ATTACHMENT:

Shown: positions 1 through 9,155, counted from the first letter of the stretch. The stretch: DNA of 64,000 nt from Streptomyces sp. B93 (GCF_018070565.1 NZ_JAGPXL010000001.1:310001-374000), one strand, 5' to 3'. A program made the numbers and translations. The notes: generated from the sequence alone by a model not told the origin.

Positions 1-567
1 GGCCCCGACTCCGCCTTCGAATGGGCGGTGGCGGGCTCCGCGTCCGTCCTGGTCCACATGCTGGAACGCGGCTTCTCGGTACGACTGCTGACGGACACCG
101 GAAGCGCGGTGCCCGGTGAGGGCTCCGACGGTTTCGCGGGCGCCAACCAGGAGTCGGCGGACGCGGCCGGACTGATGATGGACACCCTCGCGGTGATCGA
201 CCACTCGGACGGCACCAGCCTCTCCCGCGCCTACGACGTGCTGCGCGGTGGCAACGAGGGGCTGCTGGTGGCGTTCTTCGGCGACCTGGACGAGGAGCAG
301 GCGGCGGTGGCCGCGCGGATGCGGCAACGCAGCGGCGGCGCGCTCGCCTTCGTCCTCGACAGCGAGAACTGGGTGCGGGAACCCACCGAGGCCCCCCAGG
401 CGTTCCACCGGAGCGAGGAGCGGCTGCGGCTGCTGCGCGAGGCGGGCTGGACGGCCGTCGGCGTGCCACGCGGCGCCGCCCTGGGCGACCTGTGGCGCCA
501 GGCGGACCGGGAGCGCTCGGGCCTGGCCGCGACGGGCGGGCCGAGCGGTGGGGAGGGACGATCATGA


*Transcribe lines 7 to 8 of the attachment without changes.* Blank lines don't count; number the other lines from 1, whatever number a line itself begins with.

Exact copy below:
401 CGTTCCACCGGAGCGAGGAGCGGCTGCGGCTGCTGCGCGAGGCGGGCTGGACGGCCGTCGGCGTGCCACGCGGCGCCGCCCTGGGCGACCTGTGGCGCCA
501 GGCGGACCGGGAGCGCTCGGGCCTGGCCGCGACGGGCGGGCCGAGCGGTGGGGAGGGACGATCATGA